The US government will this year announce a decision on whether to allow seismic airgun testing for oil and gas deposits along an area from Delaware to Cape Canaveral, Florida.
A draft environmental study by the federal government predicts that if allowed along the Atlantic coast, seismic testing would injure 138,500 whales and dolphins and cause 13.5 million disruptions of activities such as hunting and breeding. Environmentalists say that figure relies on flawed data and is way too low.
A seismic surveying ship tows a seismic airgun, which shoots extremely loud blasts of compressed air through the ocean and miles under the seabed. Echoes are detected by the hydrophone array, reaching each hydrophone at different times and thus allowing the surveyors to pinpoint the direction from which the echoes are coming and the densities of materials like gas and oil within the ocean floor.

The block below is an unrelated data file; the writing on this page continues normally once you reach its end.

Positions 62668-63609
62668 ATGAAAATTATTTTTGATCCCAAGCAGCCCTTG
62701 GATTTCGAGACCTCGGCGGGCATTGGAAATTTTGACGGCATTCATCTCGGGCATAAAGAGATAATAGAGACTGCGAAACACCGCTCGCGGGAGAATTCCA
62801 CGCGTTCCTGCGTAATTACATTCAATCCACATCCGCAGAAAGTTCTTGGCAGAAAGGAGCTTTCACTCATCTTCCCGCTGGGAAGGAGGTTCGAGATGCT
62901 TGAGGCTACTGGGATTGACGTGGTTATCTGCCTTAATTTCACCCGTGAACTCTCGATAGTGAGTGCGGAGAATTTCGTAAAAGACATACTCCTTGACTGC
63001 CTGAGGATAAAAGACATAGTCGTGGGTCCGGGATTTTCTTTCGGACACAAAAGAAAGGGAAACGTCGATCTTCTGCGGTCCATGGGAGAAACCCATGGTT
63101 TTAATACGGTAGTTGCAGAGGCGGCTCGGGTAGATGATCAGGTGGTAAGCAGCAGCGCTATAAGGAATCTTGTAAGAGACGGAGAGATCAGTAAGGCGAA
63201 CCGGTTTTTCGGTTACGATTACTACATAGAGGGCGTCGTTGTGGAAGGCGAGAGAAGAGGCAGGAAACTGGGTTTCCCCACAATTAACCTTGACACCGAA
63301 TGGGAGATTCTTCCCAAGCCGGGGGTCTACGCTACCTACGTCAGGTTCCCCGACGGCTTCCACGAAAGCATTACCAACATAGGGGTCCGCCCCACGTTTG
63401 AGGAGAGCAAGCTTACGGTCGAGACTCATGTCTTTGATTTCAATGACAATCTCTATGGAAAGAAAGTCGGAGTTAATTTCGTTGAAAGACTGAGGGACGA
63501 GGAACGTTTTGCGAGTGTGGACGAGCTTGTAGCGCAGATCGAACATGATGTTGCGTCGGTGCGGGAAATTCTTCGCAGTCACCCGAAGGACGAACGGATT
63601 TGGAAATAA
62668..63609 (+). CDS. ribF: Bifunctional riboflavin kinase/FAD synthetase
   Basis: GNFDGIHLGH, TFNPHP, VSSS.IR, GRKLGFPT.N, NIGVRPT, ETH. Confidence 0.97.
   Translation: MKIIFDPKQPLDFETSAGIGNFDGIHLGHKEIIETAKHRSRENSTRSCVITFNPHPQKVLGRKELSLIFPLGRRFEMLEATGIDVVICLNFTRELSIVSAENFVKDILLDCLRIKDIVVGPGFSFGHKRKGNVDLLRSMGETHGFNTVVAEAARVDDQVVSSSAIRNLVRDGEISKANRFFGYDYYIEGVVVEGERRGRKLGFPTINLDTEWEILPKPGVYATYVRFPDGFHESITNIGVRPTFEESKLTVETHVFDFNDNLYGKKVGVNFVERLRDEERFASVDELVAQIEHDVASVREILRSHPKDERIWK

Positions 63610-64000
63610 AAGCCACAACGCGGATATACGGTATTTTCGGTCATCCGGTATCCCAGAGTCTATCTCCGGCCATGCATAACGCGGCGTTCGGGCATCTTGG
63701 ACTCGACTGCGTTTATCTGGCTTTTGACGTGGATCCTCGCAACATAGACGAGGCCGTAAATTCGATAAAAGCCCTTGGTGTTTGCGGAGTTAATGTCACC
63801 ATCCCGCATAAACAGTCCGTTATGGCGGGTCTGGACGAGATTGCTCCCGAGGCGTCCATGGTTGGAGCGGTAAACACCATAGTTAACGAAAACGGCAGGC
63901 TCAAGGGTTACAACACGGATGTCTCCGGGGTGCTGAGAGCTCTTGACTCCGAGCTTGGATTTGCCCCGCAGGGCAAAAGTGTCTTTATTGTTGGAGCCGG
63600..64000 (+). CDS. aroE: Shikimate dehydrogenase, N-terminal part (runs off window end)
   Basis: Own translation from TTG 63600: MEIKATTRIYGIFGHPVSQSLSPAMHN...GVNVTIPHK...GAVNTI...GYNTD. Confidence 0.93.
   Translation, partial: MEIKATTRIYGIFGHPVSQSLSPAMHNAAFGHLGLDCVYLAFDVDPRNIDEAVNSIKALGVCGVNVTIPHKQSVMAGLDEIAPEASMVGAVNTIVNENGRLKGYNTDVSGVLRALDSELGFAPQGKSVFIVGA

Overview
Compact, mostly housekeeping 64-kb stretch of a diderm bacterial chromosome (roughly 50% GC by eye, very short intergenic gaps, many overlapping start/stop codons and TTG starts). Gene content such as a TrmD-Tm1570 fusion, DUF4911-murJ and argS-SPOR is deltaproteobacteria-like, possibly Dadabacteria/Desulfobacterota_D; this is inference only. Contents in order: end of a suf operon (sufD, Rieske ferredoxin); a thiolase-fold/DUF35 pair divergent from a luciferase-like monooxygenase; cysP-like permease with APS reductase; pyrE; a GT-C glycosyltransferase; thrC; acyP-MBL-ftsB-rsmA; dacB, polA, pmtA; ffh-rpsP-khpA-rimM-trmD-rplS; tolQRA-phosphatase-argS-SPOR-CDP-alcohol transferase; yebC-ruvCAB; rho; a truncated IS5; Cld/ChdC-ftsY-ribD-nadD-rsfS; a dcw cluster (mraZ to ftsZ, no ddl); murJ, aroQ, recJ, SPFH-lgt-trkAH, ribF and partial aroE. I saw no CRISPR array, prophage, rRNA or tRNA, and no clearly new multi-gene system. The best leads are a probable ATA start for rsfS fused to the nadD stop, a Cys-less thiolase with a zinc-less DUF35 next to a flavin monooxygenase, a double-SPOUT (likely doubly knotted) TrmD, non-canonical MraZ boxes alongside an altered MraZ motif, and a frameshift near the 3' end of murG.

The blasts are fired several times a minute over a period of weeks as the surveying vessel maps an area, searching for deposits of oil and gas under the ocean floor.